The Skinny: Han But is a Sul Lang Tang restaurant in Koreatown I’ve been going to for last tens years. It’s a hole in the wall that specializes in a Beef Soup that has your choice of Brisket, Flank, Tongue, Intestines, Tripe, Spleen, or all of the above. With each order of Tang(soup) you get a side of Ggakdugi (pickled Daikon), Napa Kimchi, and a bowl of Rice. And to help personalize the overall flavor of the soup, you get to add your own helping of Salt, Green Onions, and Red Chili Paste. It’s as good of a hangover cure as Phở.
The Good: The Sul Lang Tang at Hanbut is always good. It’s tasty, filling, and comforting, especially on a rainy day. The soup itself leaves collagen on your lips from all the bone marrow sucked out while stewing and any meat you order melts away easily as you chew. The Ggakdugi is aged just right, so it doesn’t have that offensive pungency you get from raw radishes. The regular Kimchi isn’t my favorite, but it’s not bad either. Han But is a no frills kind of place, you get in, eat well, and then get out.
The Bad: Nothing. Wished they served Soju though.
Would you come again? Does Geico commercials ask rhetorical questions?
More Info: Yelp | 4163 W 5th St. Los Angeles, CA 90020 | (213) 383-9499 | Mon-Sun 7 am – 10 pm | Cash Only
Extra: One street South of Han But Sul Lang Tang is a Cigar store that hand rolls their product on location. The place is called Leon Cigars and their prices range from 3 bucks up to around 7.
I went there for dessert.
The Skinny: Amongst all the craziness that Venice Beach brings, there lies a little corner deli…literally. Zelda’s is a small, hole-in-the-wall sandwich shop that sells amazing, cheap sandwiches. Some people even say it’s better than Bay Cities and I can see why. They use Boar’s Head meats and cheeses and delicious, fresh breads and range from $4-7. The sandwiches are served on either a 6” baguette or two slices of sourdough bread but they toast all their sandwiches so the cheese melts and all the flavors meld together. They also serve breakfast sandwiches and make their own soups, cookies AND mini-donuts. If you mention you found them on Yelp, they’ll give you a dozen for free with your order.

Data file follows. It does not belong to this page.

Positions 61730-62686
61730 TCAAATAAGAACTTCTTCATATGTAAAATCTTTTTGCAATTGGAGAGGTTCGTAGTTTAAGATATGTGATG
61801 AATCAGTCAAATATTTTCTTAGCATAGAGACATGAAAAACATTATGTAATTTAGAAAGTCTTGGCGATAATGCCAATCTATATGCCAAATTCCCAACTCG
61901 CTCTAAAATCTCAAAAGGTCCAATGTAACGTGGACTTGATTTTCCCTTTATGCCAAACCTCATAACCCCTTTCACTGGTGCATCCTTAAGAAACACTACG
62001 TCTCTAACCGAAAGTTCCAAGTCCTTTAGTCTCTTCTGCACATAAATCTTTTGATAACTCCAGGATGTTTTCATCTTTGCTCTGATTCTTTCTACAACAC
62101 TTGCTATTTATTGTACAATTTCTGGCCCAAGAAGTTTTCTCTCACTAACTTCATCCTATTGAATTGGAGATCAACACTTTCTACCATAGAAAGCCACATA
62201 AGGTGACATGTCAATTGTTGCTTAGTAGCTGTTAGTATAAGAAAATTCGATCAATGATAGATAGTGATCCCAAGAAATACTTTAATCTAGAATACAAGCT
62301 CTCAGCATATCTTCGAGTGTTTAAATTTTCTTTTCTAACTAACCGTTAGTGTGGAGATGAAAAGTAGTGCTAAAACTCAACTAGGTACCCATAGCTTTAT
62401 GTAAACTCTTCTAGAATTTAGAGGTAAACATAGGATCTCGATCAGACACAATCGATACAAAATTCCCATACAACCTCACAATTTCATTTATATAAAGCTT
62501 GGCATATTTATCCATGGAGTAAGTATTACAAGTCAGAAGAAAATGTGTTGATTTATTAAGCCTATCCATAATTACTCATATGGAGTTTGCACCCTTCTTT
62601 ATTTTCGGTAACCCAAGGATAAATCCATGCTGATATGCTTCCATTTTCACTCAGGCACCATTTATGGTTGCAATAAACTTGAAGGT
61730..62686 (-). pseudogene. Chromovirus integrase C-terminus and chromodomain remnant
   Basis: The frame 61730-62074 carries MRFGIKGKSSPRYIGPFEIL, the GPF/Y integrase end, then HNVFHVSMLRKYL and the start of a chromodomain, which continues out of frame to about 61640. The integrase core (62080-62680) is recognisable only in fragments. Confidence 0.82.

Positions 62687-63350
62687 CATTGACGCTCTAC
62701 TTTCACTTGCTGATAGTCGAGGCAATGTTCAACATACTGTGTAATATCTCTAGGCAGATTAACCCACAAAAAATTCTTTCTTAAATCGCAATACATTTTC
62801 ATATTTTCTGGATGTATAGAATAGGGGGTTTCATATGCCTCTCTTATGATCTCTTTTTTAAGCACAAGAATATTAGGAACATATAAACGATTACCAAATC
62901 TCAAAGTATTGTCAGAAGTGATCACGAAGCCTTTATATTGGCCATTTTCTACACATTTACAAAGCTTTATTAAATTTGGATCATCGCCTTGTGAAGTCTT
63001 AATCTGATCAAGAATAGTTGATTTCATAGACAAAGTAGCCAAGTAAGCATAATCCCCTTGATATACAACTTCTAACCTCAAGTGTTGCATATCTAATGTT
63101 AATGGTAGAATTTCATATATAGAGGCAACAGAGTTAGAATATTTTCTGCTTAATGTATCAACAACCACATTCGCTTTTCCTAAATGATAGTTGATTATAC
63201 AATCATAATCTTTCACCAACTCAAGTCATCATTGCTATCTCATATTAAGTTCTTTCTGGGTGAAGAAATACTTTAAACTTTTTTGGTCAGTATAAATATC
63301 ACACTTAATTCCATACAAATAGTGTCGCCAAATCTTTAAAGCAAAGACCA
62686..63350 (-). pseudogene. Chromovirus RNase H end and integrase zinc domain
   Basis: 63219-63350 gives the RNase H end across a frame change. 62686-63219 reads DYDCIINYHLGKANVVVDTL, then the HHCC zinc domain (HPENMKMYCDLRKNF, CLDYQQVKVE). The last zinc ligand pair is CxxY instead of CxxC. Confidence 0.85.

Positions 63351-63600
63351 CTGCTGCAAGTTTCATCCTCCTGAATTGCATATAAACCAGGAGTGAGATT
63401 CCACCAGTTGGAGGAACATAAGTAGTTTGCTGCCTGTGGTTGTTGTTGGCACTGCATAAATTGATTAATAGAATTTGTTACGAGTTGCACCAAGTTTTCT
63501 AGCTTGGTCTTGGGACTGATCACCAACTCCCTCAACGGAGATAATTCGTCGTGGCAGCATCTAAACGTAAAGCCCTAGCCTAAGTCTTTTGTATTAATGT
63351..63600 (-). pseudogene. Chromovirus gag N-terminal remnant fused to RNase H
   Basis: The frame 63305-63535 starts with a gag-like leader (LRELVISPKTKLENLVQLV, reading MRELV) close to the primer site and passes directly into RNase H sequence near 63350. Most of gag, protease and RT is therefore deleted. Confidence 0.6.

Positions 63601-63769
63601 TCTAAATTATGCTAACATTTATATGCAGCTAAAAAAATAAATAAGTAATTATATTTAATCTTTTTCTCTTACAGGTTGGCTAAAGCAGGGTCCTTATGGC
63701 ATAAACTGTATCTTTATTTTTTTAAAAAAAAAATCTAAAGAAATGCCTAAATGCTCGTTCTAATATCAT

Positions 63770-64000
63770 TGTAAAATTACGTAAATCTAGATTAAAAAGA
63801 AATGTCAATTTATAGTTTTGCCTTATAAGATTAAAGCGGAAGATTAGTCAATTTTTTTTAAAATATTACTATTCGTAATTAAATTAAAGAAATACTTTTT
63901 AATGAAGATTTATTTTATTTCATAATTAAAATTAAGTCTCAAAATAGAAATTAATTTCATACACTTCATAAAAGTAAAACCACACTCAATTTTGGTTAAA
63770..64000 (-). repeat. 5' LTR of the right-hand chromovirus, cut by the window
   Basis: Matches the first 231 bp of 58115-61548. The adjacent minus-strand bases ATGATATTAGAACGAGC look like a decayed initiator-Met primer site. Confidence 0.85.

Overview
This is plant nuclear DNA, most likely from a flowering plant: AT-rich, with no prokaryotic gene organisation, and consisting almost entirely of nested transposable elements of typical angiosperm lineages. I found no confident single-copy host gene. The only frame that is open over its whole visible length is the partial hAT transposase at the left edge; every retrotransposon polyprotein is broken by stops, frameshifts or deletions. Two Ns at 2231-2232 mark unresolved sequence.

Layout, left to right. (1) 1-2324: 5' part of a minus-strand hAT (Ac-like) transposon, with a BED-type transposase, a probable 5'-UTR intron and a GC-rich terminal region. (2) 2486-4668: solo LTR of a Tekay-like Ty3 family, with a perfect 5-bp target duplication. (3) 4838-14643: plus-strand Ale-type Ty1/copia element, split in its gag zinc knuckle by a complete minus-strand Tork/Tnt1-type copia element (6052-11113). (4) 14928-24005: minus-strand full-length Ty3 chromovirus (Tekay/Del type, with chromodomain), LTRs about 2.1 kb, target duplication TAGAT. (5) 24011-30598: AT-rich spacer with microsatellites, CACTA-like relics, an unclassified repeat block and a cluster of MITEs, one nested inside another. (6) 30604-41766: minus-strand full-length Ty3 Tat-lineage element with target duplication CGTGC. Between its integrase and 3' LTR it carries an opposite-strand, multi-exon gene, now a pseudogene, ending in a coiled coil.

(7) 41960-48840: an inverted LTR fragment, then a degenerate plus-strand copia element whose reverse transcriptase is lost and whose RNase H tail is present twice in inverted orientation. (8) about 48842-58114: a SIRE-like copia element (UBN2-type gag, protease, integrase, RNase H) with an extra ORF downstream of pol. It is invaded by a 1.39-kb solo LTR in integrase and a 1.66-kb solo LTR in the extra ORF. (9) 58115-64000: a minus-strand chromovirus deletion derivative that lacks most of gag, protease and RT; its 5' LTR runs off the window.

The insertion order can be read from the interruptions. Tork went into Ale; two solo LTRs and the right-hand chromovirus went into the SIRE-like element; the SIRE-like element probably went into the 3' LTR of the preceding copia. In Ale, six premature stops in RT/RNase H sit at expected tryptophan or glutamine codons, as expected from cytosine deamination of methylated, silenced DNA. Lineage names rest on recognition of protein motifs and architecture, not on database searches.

The High: The “Mr. Electric” sandwich is their shining star and it didn’t disappoint. It’s composed of just a few simple ingredients (turkey, crispy prosciutto, avocado, provolone cheese, pickled jalapeno, organic baby greens and sliced tomatoes on a baguette) but all of it combined made for a great sandwich.
My co-workers got the Cuban, Ham and Brie, Ham and Swiss, and the Turkey Melt with Tomato and Crispy Prosciutto and they all enjoyed their sandwiches.
The mini-donuts are DIVINE. They’re perfect little pillows of airy-goodness sprinkled with sugar and cinnamon.
The Low: They only have two sandwich presses so ordering more than one sandwich may take awhile.
They’re closed on Wednesdays.
Would you comeback? Hells yesss!! I can’t wait to go back and try their other creations.